DOE Isotope Program Highlights

News highlights from all participating national laboratories, university facilities, and other research institutions which feature work from the U.S. Department of Energy Isotope Program can be found here.

Postdoctoral researcher Robin de Kruijff (PHY) helps Dave Rotsch (CFC) (left) and his team study radioisotopes for medical applications.

EOF division helps Argonne scientists stay at the forefront of nuclear medicine

Every day, 40,000 patients undergo diagnostic scans using radioactive isotopes in the U.S. to help detect cancer and other diseases.
Gert Patello

Women @ Energy: Dr. Gert Patello

Gert Patello is a senior project manager at Pacific Northwest National Laboratory (PNNL). She oversees PNNL’s Isotope Program and serves as the main programmatic interface for PNNL with the DOE Office of Science Nuclear Physics Isotope Program

Department of Energy Announces $6.5 Million for Isotope R&D and Production

The U.S. Department of Energy (DOE) announced $6.5 million in funding for 15 awards to advance isotope research, development, and production.
ORNL materials processing researcher Mike Zach. Image credit: Carlos Jones, ORNL

How Do You Want Your Isotope?

Stable isotopes require expert handling before they go to end users.
Julie Ezold, manager for the californium-252 program at ORNL. Image credit: Carlos Jones, ORNL

Isotopes to the Rescue

Men with prostate cancer that has spread to their bones can get some relief from a radioactive isotope of radium.
Nuclear chemist Saed Mirzadeh. Image credit: Carlos Jones, ORNL

Radiation, Meet Cancer Cell

Radiation is a double-edged sword. While ionizing radiation—the kind that knocks electrons off atoms— can cause cancer or even death, it can also save lives.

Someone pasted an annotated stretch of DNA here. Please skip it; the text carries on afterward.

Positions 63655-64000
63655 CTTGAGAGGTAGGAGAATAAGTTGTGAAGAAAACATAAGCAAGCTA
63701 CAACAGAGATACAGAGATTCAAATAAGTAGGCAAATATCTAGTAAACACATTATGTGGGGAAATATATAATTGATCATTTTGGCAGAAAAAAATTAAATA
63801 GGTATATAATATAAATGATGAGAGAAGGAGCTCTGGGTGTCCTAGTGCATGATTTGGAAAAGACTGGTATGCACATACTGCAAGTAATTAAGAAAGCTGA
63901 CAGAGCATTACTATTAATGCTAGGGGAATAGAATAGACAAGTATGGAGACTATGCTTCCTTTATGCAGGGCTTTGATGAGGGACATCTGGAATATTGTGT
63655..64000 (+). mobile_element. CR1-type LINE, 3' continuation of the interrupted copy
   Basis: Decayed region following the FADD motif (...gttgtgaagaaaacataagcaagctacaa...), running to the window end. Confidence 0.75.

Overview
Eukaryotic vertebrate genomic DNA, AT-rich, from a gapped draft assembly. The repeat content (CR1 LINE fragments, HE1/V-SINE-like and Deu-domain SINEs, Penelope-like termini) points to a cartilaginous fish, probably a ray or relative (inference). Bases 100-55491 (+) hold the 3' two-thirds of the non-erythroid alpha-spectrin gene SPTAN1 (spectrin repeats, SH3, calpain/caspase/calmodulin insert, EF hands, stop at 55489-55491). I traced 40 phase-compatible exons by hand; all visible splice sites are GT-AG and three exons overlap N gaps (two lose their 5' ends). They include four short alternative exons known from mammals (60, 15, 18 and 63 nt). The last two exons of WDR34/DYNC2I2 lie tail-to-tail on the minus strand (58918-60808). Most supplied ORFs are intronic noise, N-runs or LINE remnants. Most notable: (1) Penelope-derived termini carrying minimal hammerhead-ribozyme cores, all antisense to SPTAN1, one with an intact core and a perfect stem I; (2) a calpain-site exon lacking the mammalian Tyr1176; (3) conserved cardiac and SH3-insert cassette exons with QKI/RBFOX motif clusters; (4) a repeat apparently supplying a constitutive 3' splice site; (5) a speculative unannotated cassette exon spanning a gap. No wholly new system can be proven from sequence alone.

Radiochemical technicians David Denton and Karen Murphy use hot cell manipulators at Oak Ridge National Laboratory during the production of actinium-227.

Improving Isotope Supply for a Cancer-Fighting Drug

Recycled medical devices, diverted from going to a special landfill, supply the key ingredient in a drug that treats prostate cancer.
With Cathy Cutler, recipient of the 2019 Town of Brookhaven (TOB) Women in Science Award are, from left, Edward Romaine, TOB Supervisor; Dan Panico, Councilman (District 6); and Louis Marcoccia, TOB Receiver of Taxes. Cutler received the award for her scientific accomplishments in the field of radioisotopes. She was honored at a ceremony held at Brookhaven Town Hall on March 21.

Cathy Cutler Wins Brookhaven Town's 2019 Women in Science Recognition Award

Cathy Cutler, Director of the Medical Isotope Research & Production program at the U.S. Department of Energy’s (DOE) Brookhaven National Laboratory, was honored for her scientific accomplishments.
Y-12 Calutrons

ORNL's Enriching Isotopes Again

Oak Ridge National Laboratory will once again be producing an array of nearly pure, stable, nonradioactive isotopes with uses ranging from treating cancer and medical imaging to keeping airports safe.